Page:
The life of those who dwell in the secret place of the Most High may be called a Hidden Life, because the animating principle, the vital or operative element, is not so much in itself as in another. It is a life grafted into another life. It is the life of the soul, incorporated into the life of Christ; and in such a way, that, while it has a distinct vitality, it has so very much in the sense, in which the branch of a tree may be said to have a distinct vitality from the root.

Friday, September 2, 2016

Harmony and Internal Rest

Fenelon has somewhere remarked to this effect that in our inward feelings, "it is often more easy to perceive what is the result of nature than of grace." This remark may perhaps be of doubtful correctness in the view of some persons; but it is certainly worthy of serious examination.

If it be true, it is a remark, which involves important principles. We are aware, that the common opinion is the opposite of this. It is generally supposed that the emotions and affections of the religious life are more marked and perceptible, than those of the natural life. It seems to be a prevalent idea, that a person, who is not internally perceptive of strong emotions and affections, has but little claims to depth and power of religious experience. It is implied in this idea, that there must be a salient or projective aspect to these feelings so that to the subjects of them they shall appear in comparison with other feelings, to stand out distinctly and prominently perceptible. It is to this particular emphasis of the common doctrine, that the remark of Fenelon, viz., that, in our inward experience, it is more easy to perceive what is the result of nature, than of grace, is particularly opposed. He would not by any means deny the strength of religious emotions and feelings in those, who are truly and eminently pious. This would be a great error. His idea is, that, when the soul is wholly given to God, there is such an entire harmony and internal rest, that no one of the religious affections, however strong they may be, is comparatively so much in advance of what might reasonably be expected of other religious feelings, as necessarily to claim and secure a distinct and particular notice. All are the subjects of a perfect relative adjustment; all are kept in their place by the superintendence of the principle of perfect love; all are sprinkled over and bright with the celestial dew; so that one part or exercise is as beautiful in its place as another, and as much calculated to arrest particular attention as another. The result is the harmony, the internal stillness, and the beauty, which must ever characterize true holiness.

This doctrine is in accordance with the facts, which from time to time present themselves to notice in the annals of personal Christian experience. The interesting form of the religious life, of which this doctrine may be regarded as the theological or philosophical expression, seems, indirectly at least, to be indicated in those beautiful expressions in 2d Corinthians, where the Apostle, speaking of himself and others, says; "as unknown, and yet well known; as dying, and, behold, we live; as chastened, and not killed; as sorrowful, yet always rejoicing; as poor, yet making many rich; as having nothing, and yet possessing all things." He, who is known and yet unknown, dying and yet living, sorrowful yet rejoicing, poor yet communicating riches, having nothing, and yet possessing all things, is the subject of feelings, the result of whose various action, strange as it may seem, is perfect harmony and internal calm. His fame is counterbalanced and harmonized by his obscurity; his sorrow by his joy; his poverty by his riches; his absolute possession of nothing by his possession of all things; so that the soul, pressed as it were by equal forces in opposite directions, necessarily maintains the central position of interior rest.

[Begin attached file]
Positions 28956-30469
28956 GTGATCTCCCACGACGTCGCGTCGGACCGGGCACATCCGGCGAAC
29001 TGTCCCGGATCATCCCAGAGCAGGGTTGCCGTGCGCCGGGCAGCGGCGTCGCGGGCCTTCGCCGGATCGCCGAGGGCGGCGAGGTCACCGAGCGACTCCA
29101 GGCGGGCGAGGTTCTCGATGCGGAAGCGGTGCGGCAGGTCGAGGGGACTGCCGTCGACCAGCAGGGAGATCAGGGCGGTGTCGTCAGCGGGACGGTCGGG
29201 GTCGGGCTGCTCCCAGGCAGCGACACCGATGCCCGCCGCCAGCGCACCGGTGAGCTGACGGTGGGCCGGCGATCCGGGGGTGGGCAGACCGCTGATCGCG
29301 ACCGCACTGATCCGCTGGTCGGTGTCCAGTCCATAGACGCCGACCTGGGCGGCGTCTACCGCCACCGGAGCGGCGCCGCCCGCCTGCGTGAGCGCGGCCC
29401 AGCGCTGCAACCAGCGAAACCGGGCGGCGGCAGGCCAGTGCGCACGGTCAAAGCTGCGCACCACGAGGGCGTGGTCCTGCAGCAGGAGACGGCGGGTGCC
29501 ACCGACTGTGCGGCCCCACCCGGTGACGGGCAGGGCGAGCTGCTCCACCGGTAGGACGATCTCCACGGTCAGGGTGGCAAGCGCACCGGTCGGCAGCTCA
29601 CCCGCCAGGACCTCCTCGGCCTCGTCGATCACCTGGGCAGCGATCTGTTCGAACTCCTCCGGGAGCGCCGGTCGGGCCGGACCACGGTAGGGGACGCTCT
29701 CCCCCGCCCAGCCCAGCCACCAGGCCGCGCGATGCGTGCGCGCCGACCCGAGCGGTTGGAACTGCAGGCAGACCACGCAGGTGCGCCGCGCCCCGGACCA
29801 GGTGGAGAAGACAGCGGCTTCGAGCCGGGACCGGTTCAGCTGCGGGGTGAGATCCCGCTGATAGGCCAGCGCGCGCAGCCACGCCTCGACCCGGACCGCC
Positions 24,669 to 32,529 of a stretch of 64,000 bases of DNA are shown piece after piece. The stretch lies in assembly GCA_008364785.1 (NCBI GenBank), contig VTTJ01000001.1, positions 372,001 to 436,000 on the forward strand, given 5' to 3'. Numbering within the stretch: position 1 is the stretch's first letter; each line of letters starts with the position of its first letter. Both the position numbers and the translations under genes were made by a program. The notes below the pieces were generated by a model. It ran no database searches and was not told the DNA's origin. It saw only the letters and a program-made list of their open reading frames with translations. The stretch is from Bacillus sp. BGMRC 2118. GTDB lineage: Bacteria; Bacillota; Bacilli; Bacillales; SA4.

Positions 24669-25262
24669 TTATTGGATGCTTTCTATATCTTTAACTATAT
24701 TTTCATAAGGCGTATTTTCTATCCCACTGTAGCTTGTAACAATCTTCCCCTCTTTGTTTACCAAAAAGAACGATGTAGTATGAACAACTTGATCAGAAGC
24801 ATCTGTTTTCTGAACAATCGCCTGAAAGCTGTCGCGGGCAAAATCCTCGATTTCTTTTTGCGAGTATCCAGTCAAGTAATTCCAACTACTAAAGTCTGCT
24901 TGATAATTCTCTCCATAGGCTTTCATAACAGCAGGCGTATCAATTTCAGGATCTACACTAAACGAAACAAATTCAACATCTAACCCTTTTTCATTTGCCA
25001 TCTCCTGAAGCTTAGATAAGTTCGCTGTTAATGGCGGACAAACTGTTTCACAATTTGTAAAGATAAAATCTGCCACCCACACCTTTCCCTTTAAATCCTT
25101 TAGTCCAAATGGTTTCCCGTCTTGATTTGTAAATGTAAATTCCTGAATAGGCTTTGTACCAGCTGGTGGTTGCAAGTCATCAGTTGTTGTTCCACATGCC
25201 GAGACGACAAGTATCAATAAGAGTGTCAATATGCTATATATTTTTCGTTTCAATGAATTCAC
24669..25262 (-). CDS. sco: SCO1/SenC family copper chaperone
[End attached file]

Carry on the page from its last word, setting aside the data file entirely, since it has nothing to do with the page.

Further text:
The state of mind, of which we are speaking, appears to be disclosed in one of the short prayers, that are found in Fenelon's Pious Reflections; a part of which is as follows.

Oh Lord, I know not what I should ask of Thee. Thou only knowest what I want; and Thou lovest me, if I am thy friend, better than I can love myself. Oh Lord, give to me, thy child, what is proper, whatsoever it may be. I dare not ask either crosses or comforts. I only present myself before Thee. I open my heart to Thee. Behold my wants, which I am ignorant of; but do Thou behold and do according to thy mercy. Smite, or heal! Depress me, or raise me up! I adore all thy purposes, without knowing them. I am silent; I offer myself in sacrifice.

Such supplications give evidence of a mind, that is at rest in itself; a mind, that reposes with entire confidence, whatever may be its temptations and sorrows, upon the Divine Mind.

— edited from The Interior or Hidden Life (2nd edition, 1844) Part 3, Chapter 11.

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